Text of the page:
Cosmetics E-tailers At Risk Amid Trending Auto-Renewal Class Actions
This article was originally published in The Rose Sheet
Businesses must provide proper disclosures to online consumers who enroll in auto-renewal purchasing or subscription programs or risk facing litigation in California and other states, according to Tucker Ellis attorney Ronie Schmelz. Birchbox is among companies that have been targeted for alleged violations of California law designed to protect consumers from being charged for continuous product shipments or ongoing services without their express consent and ability to cancel easily.
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Products offered in online scams that lead to monthly bills usually are “something that the average person is going to be looking for, a renewal product like vitamins, tooth whitener and skin cream," says an FTC attorney. Federal judge halts sales by Triangle Media and associated companies and freezes their assets after FTC showed “immediate and irreparable injury, loss or damage” to consumers.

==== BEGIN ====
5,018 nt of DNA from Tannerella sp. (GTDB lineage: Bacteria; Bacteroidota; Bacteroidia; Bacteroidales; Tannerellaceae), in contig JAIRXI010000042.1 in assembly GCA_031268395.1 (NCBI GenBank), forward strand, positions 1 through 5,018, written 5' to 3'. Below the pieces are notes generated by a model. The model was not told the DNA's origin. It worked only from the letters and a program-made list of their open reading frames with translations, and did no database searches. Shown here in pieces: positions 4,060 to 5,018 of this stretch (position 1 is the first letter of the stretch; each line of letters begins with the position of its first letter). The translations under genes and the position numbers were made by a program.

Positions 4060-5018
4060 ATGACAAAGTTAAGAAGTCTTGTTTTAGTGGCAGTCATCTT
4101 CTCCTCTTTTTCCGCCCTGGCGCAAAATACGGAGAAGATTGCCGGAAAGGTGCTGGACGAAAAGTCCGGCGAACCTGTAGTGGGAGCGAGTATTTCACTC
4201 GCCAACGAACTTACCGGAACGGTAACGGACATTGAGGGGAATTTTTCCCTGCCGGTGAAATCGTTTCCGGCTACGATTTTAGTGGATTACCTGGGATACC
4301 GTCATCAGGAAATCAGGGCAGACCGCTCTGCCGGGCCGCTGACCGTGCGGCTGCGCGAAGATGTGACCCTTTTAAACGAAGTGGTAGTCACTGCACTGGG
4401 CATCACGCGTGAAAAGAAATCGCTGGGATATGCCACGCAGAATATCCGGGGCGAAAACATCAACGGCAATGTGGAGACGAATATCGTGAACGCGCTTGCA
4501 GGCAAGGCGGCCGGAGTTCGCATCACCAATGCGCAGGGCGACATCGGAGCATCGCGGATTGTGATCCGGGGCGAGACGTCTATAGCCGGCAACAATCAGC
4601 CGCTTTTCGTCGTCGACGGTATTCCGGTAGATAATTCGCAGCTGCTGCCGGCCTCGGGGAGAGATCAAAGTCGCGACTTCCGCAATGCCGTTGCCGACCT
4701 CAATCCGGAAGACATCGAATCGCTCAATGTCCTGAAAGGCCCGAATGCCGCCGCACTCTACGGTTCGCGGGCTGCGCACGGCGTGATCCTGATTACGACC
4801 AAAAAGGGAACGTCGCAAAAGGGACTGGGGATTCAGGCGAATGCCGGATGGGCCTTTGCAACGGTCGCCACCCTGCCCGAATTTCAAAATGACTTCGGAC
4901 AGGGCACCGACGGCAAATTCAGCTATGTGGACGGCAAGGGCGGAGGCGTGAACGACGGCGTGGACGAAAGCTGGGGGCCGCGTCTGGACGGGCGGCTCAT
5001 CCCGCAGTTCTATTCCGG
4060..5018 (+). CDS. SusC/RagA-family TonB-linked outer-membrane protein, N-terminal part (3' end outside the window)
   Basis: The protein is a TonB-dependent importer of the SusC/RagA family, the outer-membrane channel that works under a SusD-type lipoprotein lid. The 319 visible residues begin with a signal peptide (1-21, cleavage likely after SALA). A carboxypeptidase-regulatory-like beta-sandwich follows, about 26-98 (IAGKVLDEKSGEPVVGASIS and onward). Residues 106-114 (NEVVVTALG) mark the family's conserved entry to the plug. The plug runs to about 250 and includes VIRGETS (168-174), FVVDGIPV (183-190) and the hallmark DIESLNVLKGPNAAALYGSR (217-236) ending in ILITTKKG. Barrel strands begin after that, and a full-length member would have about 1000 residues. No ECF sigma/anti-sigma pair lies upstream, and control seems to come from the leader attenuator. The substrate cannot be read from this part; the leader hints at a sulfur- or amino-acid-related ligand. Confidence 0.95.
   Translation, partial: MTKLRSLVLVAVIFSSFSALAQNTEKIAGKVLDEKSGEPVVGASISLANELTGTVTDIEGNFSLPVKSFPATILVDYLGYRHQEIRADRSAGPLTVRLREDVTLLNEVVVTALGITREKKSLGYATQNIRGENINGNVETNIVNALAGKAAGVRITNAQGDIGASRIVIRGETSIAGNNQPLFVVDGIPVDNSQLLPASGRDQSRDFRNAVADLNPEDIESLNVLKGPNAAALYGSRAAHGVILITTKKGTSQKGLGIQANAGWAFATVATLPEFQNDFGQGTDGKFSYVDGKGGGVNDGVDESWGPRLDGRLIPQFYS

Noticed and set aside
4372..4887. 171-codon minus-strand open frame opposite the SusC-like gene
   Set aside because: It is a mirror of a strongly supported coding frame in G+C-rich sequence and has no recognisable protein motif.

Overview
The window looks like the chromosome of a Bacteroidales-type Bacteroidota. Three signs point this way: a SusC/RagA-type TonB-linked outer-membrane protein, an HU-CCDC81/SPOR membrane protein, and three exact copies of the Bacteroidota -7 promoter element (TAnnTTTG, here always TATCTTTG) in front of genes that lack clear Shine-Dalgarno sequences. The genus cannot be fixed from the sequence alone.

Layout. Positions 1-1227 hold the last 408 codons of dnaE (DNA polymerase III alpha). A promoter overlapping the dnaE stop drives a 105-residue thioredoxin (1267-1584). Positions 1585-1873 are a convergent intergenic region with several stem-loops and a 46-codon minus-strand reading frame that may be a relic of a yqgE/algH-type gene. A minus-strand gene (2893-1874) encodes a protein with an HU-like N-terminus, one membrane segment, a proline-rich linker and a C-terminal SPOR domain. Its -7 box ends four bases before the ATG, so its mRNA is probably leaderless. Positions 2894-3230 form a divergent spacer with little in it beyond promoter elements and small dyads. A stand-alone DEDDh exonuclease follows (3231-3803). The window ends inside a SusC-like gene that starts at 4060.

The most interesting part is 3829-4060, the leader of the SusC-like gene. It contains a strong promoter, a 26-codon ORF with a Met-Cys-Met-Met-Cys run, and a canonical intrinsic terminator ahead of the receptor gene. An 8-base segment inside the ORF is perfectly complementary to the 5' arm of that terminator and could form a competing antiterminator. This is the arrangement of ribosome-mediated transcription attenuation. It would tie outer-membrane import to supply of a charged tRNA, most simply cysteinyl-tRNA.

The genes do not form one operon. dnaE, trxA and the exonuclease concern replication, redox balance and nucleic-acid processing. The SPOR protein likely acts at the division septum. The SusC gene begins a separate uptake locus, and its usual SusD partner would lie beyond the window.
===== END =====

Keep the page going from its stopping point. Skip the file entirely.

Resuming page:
A proposed bill advancing through California's legislature would require businesses to present consumers with a standalone opt-in form for auto-enrollment programs that is separate from the consent mechanism for an introductory gift or offer, and then with written notice three to seven days before the first automatic payment goes through. California's rules for continuity marketing are already the toughest in the nation.
A California district court has imposed injunctions and monetary penalties on roughly 30 companies and individuals that cooperated to sell AuraVie, Dellure and LéOR Skincare offerings, among others, via deceptive “risk-free” trial plans, according to FTC. The agency says it will continue to go after negative-option billing schemes that charge consumers for recurring product shipments without their express consent.